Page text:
"Jim taught me - and I remember him saying this - that he who controls the pace wins the race," DeMeo said. "He said to control the tempo. I learned that if we were playing a better, more experienced team, to slow the game down. If we were playing a weaker team, we'd speed it up."
"I copied his philosophy," DeMeo said. "He said it's like putting stones in a jar. You put the larger ones in first. Then you put the pebbles and sand in around the larger ones. You never put the sand in first - because at the end you might not have room for the larger ones."
DeMeo can wax for hours on Valvano. He remembers they both had a love for essayist and poet Ralph Waldo Emerson. ("I always felt anyone named Waldo who would let the world know was a pretty secure guy," DeMeo said.) He remembers how, despite criticism to the contrary, Valvano cared for his players and their education. "He didn't want them just to graduate, but to excel," DeMeo said. "I carried that with me and wanted the same."
Then there was Valvano's keen sense of humor.
"He could have been a standup comic," DeMeo said. "He was tremendously funny. We'd use each other's jokes. And when he came into the office, he'd take what he heard on the radio coming in and do a 15-minute monologue. It didn't matter what I was doing, he gave it.
"He was so funny I think it caused him to be underrated as a coach, an X-and-O man. He was really good at that. He was a gym rat. He was really into the fine points of basketball. He loved [former UCLA coach] John Wooden."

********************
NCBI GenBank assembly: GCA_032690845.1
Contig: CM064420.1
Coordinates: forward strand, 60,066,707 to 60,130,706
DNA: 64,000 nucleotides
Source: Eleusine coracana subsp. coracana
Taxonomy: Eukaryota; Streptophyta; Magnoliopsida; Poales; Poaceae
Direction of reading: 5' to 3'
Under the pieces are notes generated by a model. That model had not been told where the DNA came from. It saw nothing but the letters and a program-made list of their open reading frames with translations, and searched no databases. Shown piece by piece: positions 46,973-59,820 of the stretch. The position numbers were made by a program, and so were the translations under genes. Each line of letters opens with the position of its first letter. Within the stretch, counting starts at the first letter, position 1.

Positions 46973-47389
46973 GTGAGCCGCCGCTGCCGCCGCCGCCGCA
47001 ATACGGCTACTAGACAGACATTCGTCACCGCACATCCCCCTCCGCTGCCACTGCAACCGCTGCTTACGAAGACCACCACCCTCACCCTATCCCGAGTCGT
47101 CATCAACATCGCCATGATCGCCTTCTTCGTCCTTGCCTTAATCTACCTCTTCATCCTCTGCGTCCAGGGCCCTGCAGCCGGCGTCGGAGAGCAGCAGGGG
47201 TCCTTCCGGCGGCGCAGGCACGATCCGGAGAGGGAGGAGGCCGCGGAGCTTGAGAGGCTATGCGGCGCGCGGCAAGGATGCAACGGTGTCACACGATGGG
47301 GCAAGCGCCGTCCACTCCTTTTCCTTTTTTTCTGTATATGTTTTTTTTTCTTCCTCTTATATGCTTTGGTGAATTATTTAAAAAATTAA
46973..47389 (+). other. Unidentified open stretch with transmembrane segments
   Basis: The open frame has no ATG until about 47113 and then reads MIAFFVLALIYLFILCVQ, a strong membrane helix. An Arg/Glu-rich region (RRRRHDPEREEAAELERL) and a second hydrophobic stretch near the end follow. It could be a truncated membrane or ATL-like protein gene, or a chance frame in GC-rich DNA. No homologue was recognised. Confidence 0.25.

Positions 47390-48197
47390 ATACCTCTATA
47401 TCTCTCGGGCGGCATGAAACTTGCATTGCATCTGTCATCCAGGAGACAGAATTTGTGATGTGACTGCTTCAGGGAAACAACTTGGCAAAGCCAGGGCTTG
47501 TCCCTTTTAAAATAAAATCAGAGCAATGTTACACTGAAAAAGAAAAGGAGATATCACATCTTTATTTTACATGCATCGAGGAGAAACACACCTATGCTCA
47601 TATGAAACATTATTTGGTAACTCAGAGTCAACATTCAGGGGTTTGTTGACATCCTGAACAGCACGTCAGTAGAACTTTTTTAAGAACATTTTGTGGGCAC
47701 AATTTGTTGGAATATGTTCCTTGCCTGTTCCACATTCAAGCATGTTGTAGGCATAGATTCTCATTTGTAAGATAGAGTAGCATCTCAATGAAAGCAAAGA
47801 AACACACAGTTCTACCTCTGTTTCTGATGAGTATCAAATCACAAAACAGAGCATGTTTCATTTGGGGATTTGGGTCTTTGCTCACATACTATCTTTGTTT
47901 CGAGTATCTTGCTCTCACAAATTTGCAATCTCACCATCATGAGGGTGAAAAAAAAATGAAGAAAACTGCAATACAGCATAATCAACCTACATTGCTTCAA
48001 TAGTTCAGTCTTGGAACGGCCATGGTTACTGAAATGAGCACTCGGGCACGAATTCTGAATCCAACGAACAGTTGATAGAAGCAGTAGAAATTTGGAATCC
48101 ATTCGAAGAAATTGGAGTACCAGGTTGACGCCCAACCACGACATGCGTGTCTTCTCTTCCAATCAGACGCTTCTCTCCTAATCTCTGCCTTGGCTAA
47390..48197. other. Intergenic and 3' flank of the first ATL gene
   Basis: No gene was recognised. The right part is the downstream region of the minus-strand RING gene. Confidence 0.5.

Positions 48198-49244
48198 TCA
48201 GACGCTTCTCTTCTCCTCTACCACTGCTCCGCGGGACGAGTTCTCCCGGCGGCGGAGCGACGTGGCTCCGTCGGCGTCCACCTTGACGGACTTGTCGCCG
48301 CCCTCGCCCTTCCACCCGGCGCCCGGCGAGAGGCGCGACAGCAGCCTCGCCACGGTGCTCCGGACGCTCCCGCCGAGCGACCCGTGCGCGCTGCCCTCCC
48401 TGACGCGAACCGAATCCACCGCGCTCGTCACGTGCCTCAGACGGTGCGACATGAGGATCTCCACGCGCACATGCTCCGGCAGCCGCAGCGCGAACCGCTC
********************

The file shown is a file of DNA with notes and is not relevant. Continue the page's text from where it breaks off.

DeMeo tells stories of Valvano's pranks, including once using super glue on an administrator's phone handset. Valvano, though, received as well as gave.
"One time he brought this film in," DeMeo said. "He said it was a film of this great quarterback we needed to get. Well, I knew immediately when I saw it that it was Jim in high school [at Seaford High in Long Island].
"I watched and said, 'Jimmy, this isn't an athlete. Look how clumsy and unathletic he is.' He said, 'What do you mean?' Finally, he realized I was kidding.'"
Valvano's humor was legendary, including the story of when he introduced himself to a recruit as an Iona College coach. A kid once turned to his mom after the introduction and told her Valvano claimed to own a college.
Sadly, though, Valvano is now more known for his heroic death. He's known for the fight he put up against cancer. He's known for The Speech.
The one Charleston's Tony DeMeo can't bear to watch.
Reach Mitch Vingle at 304-348-4827, mitchvin...@wvgazette.com or follow him at twitter.com/MitchVingle.